Strengths and weaknesses

Our meta-analysis has several strengths. The methodology was rigorous, with a comprehensive search to identify relevant RCTs including non-English literature. Eligibility decisions and abstraction was performed in duplicate with a high degree of agreement. Finally, the results were demonstrated to be robust.

On the other hand, the majority of the trials focused on low risk patients (70% isolated CABG), which is a poor reflection of the population currently undergoing cardiovascular surgery. Further, the majority of the trials focused on biochemical markers of inflammation and the tracking of secondary clinical outcomes was often poorly described (Table 1). Without clear definitions, tracking events such as MI after cardiac surgery risks under-reporting. The MI event rate observed (4.2%) is much lower than what would be expected for all CPB patients today with appropriate tracking. Two large well-designed trials [pexelizumab for the reduction of infarction and mortality in CABG (PRIMO CABG) and MC-1 to eliminate necrosis and damage in CABG (MEND CABG)] recently reported a 30-day incidence of MI in the placebo groups of 12.0 and 14.4%, respectively.9,10 The low event rates for the outcomes of wound, gastrointestinal, and infectious complications and transfusion requirements also hindered our ability to draw firm conclusions about the effect of steroids. We also had to assume a normal distribution for the continuous variables known to be skewed (e.g. duration of ventilation, ICU stay, and hospital stay). Finally, although the amount of missing data was minimal, it was necessary for us to impute a small number of values. Nevertheless, examining these assumptions and imputations within a sensitivity analysis suggested that our methods were robust.

The trials also focused on patient groups of differing complexity (e.g. isolated CABG vs. valve and combined cases), and examined different steroid protocols. Thus, there was both clinical (patient type) and methodological (steroid type and dosing) diversity within this meta-analysis. The subgroup analysis suggests that patients undergoing more complicated surgery (valve or combined surgery) may derive greater benefit on length of mechanical ventilation from steroids. The included studies also span >2 decades. Clinical practice in cardiovascular surgery changed significantly over this time, as did the patient demographics. Changes have included CPB technology (especially bubble vs. membrane oxygenators), myocardial protection, and anti-fibrinolytic therapies. These variables are not accounted for within the subgroup analyses and may limit the generalizability of our results to the current cardiac surgery population.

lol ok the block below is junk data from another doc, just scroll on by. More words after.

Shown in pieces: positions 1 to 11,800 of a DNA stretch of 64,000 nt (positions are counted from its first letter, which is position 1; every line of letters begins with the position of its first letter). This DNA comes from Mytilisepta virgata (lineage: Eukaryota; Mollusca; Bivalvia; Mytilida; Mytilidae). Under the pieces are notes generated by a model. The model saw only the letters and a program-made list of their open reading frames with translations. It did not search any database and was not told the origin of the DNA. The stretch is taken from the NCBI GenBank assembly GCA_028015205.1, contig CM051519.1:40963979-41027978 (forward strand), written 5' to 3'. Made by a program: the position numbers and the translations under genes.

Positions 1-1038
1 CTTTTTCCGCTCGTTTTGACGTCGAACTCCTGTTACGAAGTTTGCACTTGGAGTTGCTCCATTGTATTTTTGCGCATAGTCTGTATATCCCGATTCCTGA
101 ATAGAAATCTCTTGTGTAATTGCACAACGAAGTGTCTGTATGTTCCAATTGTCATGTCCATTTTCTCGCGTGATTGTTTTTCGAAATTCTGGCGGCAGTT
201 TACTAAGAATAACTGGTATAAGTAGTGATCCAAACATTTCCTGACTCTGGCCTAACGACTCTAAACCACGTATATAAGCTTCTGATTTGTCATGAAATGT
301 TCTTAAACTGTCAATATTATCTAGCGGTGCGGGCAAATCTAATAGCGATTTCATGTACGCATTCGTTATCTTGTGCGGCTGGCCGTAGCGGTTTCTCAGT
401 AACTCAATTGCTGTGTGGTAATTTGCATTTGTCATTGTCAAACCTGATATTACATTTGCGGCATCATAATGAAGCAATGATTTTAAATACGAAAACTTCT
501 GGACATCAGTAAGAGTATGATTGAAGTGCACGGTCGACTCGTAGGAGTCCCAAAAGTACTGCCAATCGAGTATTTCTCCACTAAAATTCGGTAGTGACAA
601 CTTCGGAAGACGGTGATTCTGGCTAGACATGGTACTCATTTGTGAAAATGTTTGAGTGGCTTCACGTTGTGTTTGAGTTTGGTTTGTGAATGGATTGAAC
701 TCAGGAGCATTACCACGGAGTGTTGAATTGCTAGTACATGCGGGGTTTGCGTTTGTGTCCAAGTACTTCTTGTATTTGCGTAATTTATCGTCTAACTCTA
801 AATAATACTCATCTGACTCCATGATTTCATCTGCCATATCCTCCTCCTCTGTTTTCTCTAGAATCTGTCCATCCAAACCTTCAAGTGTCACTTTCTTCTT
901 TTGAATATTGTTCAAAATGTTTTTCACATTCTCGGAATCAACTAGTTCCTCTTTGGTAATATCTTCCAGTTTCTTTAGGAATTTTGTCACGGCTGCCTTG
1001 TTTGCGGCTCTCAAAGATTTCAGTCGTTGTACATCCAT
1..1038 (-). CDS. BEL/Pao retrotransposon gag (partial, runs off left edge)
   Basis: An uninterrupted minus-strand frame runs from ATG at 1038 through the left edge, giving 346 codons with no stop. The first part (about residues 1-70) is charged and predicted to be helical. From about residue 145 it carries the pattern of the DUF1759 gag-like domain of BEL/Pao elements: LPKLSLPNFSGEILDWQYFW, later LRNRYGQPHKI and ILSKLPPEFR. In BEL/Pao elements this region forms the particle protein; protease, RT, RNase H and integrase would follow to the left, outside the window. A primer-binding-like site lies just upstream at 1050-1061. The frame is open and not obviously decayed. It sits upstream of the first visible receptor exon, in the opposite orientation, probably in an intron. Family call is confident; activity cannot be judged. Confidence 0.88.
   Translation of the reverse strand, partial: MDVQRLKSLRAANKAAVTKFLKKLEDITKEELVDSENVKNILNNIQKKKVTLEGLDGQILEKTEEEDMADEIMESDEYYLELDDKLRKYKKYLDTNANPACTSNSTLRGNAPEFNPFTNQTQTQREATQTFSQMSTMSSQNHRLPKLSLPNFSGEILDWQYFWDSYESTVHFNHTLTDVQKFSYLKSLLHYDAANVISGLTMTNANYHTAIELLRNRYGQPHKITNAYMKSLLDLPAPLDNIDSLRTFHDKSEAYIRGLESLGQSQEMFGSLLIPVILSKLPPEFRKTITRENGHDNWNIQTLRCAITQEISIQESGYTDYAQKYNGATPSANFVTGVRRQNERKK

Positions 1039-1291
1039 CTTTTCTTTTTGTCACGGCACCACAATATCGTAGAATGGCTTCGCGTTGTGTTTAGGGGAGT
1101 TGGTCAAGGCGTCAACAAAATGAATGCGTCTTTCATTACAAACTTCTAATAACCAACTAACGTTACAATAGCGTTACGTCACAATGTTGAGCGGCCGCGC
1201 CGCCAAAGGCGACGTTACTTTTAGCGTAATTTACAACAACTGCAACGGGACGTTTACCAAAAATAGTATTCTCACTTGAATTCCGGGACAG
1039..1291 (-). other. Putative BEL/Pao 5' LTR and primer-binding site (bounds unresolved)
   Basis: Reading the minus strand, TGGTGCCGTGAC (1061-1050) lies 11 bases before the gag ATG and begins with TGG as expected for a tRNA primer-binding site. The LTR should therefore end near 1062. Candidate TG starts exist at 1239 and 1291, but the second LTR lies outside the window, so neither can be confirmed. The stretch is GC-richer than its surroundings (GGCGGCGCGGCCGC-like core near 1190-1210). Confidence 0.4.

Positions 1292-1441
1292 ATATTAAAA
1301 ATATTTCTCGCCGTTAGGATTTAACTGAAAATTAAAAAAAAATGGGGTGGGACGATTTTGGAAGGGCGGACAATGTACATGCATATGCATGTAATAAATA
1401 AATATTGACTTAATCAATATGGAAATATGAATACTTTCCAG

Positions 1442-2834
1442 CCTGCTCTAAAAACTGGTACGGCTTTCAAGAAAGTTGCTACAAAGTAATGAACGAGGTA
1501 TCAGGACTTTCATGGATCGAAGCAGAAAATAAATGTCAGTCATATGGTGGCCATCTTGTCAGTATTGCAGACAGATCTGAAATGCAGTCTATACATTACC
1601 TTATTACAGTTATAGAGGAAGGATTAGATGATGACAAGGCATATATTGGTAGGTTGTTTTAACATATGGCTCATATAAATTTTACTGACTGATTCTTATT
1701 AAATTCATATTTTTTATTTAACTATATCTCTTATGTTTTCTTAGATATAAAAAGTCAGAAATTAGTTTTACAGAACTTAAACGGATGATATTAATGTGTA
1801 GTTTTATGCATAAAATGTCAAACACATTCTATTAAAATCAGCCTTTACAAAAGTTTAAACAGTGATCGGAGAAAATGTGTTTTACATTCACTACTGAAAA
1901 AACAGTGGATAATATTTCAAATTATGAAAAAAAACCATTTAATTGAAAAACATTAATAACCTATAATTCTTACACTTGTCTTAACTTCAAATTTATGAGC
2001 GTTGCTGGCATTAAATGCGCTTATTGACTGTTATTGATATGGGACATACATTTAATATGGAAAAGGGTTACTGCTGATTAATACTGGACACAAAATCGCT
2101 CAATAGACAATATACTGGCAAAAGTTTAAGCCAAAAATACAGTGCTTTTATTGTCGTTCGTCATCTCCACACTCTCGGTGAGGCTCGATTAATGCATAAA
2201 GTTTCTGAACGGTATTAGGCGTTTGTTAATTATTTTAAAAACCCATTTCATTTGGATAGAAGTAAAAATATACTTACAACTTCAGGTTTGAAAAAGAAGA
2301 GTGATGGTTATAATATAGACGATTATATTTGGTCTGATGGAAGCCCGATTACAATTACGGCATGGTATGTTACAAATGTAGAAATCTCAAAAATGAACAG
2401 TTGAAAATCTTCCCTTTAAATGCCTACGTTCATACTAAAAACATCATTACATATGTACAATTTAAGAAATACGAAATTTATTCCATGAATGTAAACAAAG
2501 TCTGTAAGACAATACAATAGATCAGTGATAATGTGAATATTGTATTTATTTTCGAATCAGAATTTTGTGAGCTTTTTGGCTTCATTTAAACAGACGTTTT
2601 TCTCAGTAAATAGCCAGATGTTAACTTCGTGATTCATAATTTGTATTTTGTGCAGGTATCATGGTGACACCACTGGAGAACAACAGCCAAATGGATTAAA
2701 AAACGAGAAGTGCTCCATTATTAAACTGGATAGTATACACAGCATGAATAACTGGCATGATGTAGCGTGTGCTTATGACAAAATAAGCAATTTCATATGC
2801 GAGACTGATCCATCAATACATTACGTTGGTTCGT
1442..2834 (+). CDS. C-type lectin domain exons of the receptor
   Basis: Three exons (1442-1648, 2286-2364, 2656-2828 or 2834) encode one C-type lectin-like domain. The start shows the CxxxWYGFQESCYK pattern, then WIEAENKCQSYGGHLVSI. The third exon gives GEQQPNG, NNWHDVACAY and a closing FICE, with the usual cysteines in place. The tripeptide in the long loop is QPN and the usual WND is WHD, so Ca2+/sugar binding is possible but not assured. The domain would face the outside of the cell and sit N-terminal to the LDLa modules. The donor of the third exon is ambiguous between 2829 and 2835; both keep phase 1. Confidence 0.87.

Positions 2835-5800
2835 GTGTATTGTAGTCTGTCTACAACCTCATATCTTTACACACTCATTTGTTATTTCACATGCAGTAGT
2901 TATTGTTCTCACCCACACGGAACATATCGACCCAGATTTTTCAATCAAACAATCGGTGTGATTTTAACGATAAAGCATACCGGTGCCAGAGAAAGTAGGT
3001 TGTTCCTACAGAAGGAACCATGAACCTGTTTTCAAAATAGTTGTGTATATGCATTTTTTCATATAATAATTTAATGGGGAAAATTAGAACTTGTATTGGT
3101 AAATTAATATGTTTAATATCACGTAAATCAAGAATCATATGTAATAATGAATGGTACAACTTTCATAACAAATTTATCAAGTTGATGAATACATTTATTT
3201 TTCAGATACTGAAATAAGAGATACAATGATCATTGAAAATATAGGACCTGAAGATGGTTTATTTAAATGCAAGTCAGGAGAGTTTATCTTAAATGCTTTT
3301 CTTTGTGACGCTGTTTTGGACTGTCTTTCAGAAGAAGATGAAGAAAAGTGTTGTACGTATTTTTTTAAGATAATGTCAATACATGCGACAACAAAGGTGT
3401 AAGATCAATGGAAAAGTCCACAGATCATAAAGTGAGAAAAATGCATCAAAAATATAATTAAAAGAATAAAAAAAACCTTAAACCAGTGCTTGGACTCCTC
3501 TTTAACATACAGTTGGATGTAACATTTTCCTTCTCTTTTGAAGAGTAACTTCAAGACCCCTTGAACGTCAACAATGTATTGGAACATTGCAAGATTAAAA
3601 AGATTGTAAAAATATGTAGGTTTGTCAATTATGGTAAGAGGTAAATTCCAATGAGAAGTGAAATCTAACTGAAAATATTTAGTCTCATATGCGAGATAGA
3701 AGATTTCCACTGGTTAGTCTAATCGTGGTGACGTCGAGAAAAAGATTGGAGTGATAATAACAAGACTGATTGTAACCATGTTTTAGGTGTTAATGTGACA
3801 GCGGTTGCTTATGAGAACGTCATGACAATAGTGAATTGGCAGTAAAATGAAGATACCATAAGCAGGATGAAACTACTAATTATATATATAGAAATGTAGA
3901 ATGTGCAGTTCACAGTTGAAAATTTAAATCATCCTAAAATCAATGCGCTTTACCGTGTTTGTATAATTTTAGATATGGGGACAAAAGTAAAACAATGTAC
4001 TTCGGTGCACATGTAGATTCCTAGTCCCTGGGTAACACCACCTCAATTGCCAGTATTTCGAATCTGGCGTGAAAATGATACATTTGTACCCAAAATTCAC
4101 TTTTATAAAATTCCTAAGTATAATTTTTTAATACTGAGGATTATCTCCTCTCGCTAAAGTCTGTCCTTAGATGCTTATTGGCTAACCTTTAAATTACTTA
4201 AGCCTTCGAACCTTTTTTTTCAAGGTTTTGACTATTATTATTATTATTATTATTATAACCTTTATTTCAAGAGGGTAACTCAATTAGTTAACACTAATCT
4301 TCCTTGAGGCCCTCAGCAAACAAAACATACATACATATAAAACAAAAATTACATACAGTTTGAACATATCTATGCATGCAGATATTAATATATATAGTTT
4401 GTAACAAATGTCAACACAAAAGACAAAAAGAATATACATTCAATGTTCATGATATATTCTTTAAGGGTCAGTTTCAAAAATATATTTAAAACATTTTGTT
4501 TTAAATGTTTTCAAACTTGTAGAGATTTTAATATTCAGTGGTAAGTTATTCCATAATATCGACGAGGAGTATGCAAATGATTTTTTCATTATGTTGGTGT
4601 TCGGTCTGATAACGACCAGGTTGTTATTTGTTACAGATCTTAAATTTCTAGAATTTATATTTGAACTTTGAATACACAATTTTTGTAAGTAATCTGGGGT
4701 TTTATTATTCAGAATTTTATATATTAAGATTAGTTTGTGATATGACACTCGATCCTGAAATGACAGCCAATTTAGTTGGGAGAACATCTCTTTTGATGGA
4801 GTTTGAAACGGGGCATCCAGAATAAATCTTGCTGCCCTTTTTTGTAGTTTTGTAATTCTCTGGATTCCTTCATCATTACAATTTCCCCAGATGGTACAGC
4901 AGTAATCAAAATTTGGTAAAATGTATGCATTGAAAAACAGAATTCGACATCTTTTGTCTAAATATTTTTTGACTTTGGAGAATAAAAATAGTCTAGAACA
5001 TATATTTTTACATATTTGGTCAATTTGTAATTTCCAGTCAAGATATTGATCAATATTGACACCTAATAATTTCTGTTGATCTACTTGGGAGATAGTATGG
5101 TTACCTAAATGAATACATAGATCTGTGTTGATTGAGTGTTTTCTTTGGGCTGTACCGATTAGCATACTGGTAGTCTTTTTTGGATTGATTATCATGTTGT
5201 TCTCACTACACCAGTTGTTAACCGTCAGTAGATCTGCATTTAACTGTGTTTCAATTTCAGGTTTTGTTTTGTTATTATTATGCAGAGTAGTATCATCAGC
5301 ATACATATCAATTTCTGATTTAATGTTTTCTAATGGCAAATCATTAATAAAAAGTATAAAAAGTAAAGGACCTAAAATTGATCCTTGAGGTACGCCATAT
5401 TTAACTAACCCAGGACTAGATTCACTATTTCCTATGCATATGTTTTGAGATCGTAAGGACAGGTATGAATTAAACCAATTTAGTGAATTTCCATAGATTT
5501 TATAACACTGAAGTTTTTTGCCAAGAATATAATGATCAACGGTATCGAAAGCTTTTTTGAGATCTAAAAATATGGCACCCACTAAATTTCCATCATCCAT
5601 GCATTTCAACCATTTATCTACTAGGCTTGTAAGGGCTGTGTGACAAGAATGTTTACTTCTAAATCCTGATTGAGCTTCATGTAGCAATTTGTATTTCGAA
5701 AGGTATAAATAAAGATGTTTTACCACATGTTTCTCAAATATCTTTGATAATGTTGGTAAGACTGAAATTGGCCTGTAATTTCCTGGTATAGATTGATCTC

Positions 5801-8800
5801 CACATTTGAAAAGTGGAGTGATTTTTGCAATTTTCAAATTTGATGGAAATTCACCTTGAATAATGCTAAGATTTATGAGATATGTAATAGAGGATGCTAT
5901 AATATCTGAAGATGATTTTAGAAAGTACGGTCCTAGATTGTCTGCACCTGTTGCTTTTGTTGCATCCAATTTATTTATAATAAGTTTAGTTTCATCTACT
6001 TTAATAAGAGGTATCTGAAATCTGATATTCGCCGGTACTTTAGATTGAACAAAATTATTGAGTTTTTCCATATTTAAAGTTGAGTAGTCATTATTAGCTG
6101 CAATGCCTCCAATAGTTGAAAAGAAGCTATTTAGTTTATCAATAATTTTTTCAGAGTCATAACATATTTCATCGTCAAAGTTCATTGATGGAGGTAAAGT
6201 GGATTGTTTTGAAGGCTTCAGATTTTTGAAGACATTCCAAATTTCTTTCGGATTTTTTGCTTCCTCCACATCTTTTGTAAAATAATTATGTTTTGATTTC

This meta-analysis presents the most thorough quantitative review of perioperative steroids in CPB patients. From it, we can make several conclusions. First, the available literature remains insufficient to make conclusive statements on the major safety questions regarding steroid use around CPB. However, no trend exists within the data to raise major concerns. Secondly, the optimal steroid type, dose, and frequency are not well established. Adverse effects are dose dependent. Prasongsukarn et al., although suppressing atrial fibrillation, demonstrated increase in GI complications with their high dose regimen. We have published two studies demonstrating efficacy of a low dose protocol in inflammatory suppression.2,11 If steroid benefit is derived through the suppression of this cascade, high doses with a prolonged duration is not necessary. Finally, no adequately powered RCT has been performed examining the effect of steroids on clinical outcomes in CPB patients. There is continued interest in steroid use for CPB demonstrated by the ongoing publication of small studies of surrogate outcomes. This meta-analysis supports the need for a sufficiently powered trial to end the debate about the clinical benefit of steroids. The pharmaceutical industry is now exploring a variety of new anti-inflammatory modalities that carry significant cost. Steroids are generic, inexpensive, and widely accessible.

Our group is now recruiting patients into the Steroids In caRdiac Surgery study (SIRS) examining methylprednisolone (Clinicaltrials.com identifier NCT00427388), while Dieleman et al. are examining a dexamethasone protocol (NCT00293592). Together, these trials aim to recruit >14 000 patients. Clear evidence establishing the role of steroids in patients having cardiac surgery with CPB awaits the results of such trials.

Conflict of interest: the authors declare no conflicts of interest.

References